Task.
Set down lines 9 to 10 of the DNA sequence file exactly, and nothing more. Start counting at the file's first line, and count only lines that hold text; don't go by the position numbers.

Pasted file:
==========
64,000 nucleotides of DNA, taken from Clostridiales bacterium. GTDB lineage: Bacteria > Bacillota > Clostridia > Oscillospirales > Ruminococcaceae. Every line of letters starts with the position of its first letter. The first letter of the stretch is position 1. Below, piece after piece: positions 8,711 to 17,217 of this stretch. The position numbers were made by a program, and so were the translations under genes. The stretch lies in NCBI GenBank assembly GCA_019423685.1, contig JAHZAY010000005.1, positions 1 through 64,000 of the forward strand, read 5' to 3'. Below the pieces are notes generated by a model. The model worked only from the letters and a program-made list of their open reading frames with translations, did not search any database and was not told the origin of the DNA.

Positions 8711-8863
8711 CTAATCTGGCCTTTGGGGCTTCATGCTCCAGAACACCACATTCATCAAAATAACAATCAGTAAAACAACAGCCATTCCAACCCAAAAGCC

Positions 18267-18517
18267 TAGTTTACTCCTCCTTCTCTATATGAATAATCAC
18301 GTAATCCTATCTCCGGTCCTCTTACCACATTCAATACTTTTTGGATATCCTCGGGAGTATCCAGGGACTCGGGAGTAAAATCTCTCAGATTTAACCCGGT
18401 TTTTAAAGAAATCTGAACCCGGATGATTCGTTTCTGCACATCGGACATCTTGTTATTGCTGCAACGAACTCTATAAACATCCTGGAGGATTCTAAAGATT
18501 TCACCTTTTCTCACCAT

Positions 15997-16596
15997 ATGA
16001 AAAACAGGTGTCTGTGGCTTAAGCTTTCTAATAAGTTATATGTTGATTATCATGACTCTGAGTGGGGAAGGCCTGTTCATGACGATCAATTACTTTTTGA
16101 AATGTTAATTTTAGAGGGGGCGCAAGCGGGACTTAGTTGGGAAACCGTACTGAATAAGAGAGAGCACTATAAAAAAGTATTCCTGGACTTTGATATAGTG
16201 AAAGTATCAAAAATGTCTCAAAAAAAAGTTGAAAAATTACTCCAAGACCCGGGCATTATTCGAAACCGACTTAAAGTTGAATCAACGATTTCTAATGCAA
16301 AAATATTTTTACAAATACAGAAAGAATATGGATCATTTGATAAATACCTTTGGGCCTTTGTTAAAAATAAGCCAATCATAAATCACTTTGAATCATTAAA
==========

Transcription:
Positions 15997-16596
15997 ATGA